Ongoing computer scams targeting small businesses cost US companies $25 million in the third quarter of 2009, according to the US Federal Deposit Insurance Corporation.
Online banking fraud involving the electronic transfer of funds has been on the rise since 2007 and rose to more than $120 million in the third quarter of 2009, according to estimates presented at the RSA Conference in San Francisco, by David Nelson, an examination specialist with the FDIC.
The FDIC receives a variety of confidential reports from financial institutions, which allow it to generate the estimates, Nelson said.
Almost all of the incidents reported to the FDIC "related to malware on online banking customers' PCs," he said. Typically a victim is tricked into visiting a malicious website or downloading a Trojan horse program that gives hackers access to their banking passwords. Money is then transferred out of the account using the Automated Clearing House (ACH) system that banks use to process payments between institutions.
Even though banks now force customers to use several forms of authentication, hackers are still stealing money. "Online banking customers are getting too reliant on authentication and on practicing layers of controls," Nelson said.
That's bad news for businesses, which are increasingly on the hook for any losses.
"Commercial deposit accounts do not receive the reimbursement protection that consumer accounts have, so a lot of small businesses and nonprofits have suffered some relatively large losses," Nelson said. "In the third quarter of 2009, small businesses suffered $25 million in losses due to online ACH and wire transfer fraud."
That's led to some nasty legal disputes, where customers say the banks should have stopped payments, and the banks argue that the customers should have protected their own computers from infection.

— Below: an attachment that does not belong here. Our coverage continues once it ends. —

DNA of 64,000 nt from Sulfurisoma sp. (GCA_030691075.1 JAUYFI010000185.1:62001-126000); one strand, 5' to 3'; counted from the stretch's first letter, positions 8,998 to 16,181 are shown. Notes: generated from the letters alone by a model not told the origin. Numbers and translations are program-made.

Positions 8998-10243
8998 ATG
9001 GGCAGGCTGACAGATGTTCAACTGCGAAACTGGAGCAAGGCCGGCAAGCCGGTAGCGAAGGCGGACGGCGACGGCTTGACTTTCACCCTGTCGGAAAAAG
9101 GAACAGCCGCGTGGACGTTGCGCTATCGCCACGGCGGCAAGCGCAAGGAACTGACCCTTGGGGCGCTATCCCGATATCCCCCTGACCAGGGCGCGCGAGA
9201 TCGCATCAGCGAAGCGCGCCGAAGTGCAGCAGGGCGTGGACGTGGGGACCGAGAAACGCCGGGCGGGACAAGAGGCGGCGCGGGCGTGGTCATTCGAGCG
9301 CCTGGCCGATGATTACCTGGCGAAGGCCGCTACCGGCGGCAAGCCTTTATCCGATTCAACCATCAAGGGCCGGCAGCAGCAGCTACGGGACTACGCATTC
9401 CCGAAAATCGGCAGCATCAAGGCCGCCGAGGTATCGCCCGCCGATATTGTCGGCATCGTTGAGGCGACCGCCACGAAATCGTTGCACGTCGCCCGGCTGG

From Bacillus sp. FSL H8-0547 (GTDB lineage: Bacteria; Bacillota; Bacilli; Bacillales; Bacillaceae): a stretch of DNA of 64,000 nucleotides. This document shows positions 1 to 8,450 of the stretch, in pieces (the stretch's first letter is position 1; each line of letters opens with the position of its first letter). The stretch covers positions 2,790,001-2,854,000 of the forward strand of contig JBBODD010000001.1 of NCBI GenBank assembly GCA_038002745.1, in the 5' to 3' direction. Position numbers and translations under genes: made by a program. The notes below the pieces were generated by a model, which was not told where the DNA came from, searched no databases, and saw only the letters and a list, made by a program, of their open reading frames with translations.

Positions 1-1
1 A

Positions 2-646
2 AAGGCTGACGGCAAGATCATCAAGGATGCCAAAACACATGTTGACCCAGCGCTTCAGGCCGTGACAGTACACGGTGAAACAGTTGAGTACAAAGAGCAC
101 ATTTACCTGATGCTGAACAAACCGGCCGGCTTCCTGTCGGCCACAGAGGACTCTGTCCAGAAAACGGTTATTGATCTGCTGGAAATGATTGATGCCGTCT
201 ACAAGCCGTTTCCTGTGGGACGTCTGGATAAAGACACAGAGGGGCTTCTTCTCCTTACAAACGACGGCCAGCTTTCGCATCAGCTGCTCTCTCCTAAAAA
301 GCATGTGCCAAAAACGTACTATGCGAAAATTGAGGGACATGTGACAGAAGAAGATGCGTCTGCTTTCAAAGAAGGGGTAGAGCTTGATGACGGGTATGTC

Joseph Mier sued his bank, CapitolOne, a few weeks after scammers removed more than $27,000 from his corporate bank account over a Mardi Gras weekend last year. According to him, CapitolOne refused to pay the losses, saying that the hacking hadn't happened on their networks.
But Mier, a real estate appraiser based in Hammond, Louisiana, hired a forensic investigator to look at his systems, and he says there's no sign of an intrusion. "CapitalOne allowed someone to go into our bank account without authorisation and take the money out," he said. "It's been pretty frustrating, I can tell you that."
Often small businesses do not have the controls in place to prevent unauthorised ACH payments, even when their banks make them available, Nelson said. "Hackers are definitely targeting higher-balance accounts, and they're looking for small businesses where controls might not be very good."
The FDIC's estimates are "reasonable," but they illustrate a problem that is becoming too expensive for banks and businesses, said Avivah Litan, an analyst with Gartner. She said that attacks that install a password-stealing botnet program, known as Zeus, have increased so far in 2010, so those losses may be even higher this year.
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